OBJECTIVE - Diabetes, hypertension, dyslipidemia, obesity, nephrotoxicity of certain immunosuppressive drugs, and the persistence of a chronic alloimmune response may significantly affect graft survival in end-stage renal disease (ESRD) type 1 diabetic patients who have undergone kidney transplant. The aim of this study was to ascertain the impact of kidney alone (KD) or combined kidney-pancreas (KP) transplantation on renal energy metabolism. RESEARCH DESIGN AND METHODS - We assessed high-energy phosphates (HEPs) metabolism by using, in a cross-sectional fashion, 31P-magnetic resonance spectroscopy in the graft of ESRD type 1 diabetic transplanted patients who received KD (n = 20) or KP (n = 20) transplant long before the appearance of overt chronic allograft nephropathy (CAN). Ten nondiabetic microalbuminuric kidney transplanted patients and 10 nondiabetic kidney transplanted patients with overt CAN were chosen as controls subjects. RESULTS - Simultaneous KP transplantation patients showed a higher β-ATP/inorganic phosphorus (Pi) ratio (marker of the graft energy status) versus the other groups, and a positive correlation between β-ATP/Pi phosphorus ratio and A1C was found. In the analysis limited to the subgroup of normoalbuminuric patients, the difference in β-ATP/Pi was still detectable in KP patients compared with KD transplantation. CONCLUSIONS - KP transplantation was associated with better HEPs than in KD transplantation, suggesting that restoration of β-cell function positively affects kidney graft metabolism.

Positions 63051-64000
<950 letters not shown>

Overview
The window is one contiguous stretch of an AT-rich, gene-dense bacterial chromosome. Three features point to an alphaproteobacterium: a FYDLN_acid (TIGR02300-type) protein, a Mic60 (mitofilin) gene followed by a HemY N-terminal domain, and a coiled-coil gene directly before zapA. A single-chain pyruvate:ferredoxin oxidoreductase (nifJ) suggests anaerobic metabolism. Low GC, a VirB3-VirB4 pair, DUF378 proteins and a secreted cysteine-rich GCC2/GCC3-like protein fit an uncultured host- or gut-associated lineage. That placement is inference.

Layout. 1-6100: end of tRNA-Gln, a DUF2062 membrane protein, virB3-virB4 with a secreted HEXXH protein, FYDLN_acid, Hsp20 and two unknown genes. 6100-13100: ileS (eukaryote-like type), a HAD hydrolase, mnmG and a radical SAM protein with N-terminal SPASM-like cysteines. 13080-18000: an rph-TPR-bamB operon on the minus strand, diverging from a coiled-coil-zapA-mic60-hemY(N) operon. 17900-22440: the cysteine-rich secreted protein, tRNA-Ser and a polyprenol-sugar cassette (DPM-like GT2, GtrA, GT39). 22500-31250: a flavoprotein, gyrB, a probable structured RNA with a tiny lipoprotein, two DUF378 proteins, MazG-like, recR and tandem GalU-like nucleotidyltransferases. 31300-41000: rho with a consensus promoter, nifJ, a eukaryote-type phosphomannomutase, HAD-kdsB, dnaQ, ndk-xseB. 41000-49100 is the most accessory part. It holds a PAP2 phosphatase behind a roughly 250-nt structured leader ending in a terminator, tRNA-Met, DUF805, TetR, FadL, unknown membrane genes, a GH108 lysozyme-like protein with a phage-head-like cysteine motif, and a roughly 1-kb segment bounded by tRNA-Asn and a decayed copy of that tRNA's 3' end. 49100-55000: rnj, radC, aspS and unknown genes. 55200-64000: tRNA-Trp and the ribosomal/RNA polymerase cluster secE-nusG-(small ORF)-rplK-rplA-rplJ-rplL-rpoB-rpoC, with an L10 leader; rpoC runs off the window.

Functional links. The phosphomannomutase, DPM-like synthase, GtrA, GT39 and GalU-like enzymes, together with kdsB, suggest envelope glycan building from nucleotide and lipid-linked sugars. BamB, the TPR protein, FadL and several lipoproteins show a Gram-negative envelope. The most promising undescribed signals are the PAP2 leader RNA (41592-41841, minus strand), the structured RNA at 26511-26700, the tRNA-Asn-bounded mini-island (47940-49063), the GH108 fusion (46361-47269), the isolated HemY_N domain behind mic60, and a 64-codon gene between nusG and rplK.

ASJC Scopus subject areas
- Internal Medicine
- Endocrinology, Diabetes and Metabolism